Socialized Medicine's Front Door
The Alice in Wonderland quality of legislating in Congress was typified this week. The Democratic Congress quickly passed a national health insurance bill, drafted in secret and protected from amendment, that constitutes the most important legislation of this session. While designed for a presidential veto, it is national health insurance -- through the front, not the back, door. Democrats view it as a no-lose situation: Either landmark health care will be enacted over President George W. Bush's veto, or, if overridden, they'll have a lovely 2008 campaign issue.
This outcome was previewed a week ago by Democratic leader Steny Hoyer and Republican Whip Roy Blunt in a colloquy on the House floor. Blunt questioned the procedure under which a radical expansion of the State Children's Health Insurance Program (SCHIP) would be passed as a "bill that has not been debated." No matter, Hoyer replied. It would not really be a new bill because "there will be nothing, I think, in the bill that was not in the House or Senate bills" that were passed previously. Such is the sad state of congressional procedure today.
This business as usual on Capitol Hill is worth noting because an extension of SCHIP would cover many more than the poor children originally intended to be helped. The new bill would cover families with income up to $82,000 a year, threatening to crowd out the private health industry. Only Congress could conceive making families simultaneously eligible for SCHIP to help the poor and the alternative minimum tax to punish the rich.
SCHIP was conceived in 1997 by a Republican-controlled Congress, still uneasy about defeating Hillary Clinton's health-care plan four years earlier and intending to provide supplementary health insurance for poor children. When Democrats took control of Congress this year, they sought to transform a relatively modest program into a government takeover of health care. Separate bills were passed months ago in the House and Senate along party lines, but Republican senators blocked a Senate-House conference to iron out the differences.
After the summer break, key Democrats started meeting behind closed doors -- Republicans excluded -- the weekend of Sept. 14-15, seeking a way for the House to pass the Senate bill and send it to the president. The finished product was not put in Republican hands until 6:30 p.m. on Sept. 24, with the vote scheduled for 24 hours later. There was no chance to vote for a substitute, much less amend the bill. The legislation would extend SCHIP to families earning up to 400 percent of the poverty level ($82,000 a year) in New York, 350 percent in New Jersey and 300 percent elsewhere. States also could extend the aid to childless adults. Indeed, "children" would include anyone younger than 21.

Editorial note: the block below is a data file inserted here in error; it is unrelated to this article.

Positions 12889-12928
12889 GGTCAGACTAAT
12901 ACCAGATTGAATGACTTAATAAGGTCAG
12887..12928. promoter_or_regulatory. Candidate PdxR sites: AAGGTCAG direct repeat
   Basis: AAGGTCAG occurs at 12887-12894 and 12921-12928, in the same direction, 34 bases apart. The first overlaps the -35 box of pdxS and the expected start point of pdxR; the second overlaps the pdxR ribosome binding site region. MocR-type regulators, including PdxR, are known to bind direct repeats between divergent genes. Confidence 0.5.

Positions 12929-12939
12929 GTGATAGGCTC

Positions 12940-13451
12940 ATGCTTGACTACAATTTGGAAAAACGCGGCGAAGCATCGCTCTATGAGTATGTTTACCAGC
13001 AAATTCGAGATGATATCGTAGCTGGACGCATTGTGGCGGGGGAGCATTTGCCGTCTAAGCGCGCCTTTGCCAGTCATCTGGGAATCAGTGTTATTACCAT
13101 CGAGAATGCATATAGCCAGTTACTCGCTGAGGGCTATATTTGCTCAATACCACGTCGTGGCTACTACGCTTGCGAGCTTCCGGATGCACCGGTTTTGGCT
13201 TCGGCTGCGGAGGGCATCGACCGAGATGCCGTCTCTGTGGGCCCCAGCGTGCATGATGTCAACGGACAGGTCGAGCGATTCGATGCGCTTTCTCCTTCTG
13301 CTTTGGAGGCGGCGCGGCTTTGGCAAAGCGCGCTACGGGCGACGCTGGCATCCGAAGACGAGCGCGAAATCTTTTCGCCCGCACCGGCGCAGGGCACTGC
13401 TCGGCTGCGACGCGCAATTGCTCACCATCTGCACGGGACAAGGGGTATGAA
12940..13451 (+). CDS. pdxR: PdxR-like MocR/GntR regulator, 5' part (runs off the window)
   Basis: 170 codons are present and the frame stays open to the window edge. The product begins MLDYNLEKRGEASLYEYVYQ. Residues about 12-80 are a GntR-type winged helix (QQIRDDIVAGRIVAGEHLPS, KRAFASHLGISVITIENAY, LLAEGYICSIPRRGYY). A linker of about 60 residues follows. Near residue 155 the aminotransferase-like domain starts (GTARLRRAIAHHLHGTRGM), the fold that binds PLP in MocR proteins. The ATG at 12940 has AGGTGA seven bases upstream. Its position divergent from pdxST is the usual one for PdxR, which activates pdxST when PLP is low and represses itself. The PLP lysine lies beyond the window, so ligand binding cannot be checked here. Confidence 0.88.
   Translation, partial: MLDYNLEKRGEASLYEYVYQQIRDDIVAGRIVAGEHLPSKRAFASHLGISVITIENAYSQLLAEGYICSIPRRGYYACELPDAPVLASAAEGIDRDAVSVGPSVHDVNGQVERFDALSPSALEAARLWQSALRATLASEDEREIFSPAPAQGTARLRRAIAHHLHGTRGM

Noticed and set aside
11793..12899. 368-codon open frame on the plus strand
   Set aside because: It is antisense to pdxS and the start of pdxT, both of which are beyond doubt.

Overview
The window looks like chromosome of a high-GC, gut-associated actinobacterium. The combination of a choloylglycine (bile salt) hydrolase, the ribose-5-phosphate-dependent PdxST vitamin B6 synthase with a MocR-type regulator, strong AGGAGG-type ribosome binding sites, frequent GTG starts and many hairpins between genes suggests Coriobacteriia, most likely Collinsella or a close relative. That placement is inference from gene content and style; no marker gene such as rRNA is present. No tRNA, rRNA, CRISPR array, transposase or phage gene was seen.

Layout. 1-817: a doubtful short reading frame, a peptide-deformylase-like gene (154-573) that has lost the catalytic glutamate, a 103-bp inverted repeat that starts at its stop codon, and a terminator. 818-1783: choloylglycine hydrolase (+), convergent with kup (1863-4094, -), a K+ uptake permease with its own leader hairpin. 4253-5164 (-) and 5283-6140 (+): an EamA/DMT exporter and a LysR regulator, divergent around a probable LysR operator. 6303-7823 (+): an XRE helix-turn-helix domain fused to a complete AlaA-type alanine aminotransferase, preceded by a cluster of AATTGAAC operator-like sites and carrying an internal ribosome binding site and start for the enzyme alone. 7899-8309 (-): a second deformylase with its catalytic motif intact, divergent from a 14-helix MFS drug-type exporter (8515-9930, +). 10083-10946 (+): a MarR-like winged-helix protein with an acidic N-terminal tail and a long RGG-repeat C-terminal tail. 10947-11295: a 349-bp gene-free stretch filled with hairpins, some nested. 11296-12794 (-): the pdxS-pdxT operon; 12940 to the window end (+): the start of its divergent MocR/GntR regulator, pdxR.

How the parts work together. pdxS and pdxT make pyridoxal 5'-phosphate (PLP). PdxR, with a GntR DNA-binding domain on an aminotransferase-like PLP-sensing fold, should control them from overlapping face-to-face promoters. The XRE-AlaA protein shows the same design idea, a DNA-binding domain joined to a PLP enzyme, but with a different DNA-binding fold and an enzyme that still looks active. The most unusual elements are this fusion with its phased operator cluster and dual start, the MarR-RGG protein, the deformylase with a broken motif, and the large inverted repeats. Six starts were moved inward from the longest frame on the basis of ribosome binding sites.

"A growing body of professional literature shows that when government health insurance expands, up to 60 percent of existing private coverage is 'crowded out,' " a Heritage Foundation report said last week. The program's $35 billion expansion is supposed to be financed by a 61-cent increase in cigarette taxes, but financing is scheduled to abruptly fall 72 percent halfway through 2012. With private insurance probably no longer available, Congress would then have no choice but to provide additional funding.
Bush's inevitable veto will face a certain override in the Senate, where supposedly conservative Republican graybeards have defected. Orrin Hatch is in another partnership with his friend, Ted Kennedy. Chuck Grassley, the ranking GOP member on the Finance Committee, again has drifted leftward.
In the House, Republican Rep. Ray LaHood has worked closely with a fellow Illinoisan, House Democratic Caucus Chairman Rahm Emanuel, to round up Republican votes for a veto override. But LaHood and his allies were silent during yesterday's House GOP conference. Rep. Paul Ryan, the top Budget Committee Republican, declared: "This is not a back door to get socialized medicine. They went straight to the front door." A head count showed no more than 57 Republicans prepared to override Bush -- probably 11 short of what is needed.
Democrats flinched at giving Republicans a hard choice: override the veto or end the existing SCHIP program. Instead, funding is being extended by a separate bill. Nevertheless, Democrats will eagerly pummel Republicans for "voting against kids" by refusing to sanction a long step toward Hillarycare.
¿ 2007 Creators Syndicate Inc.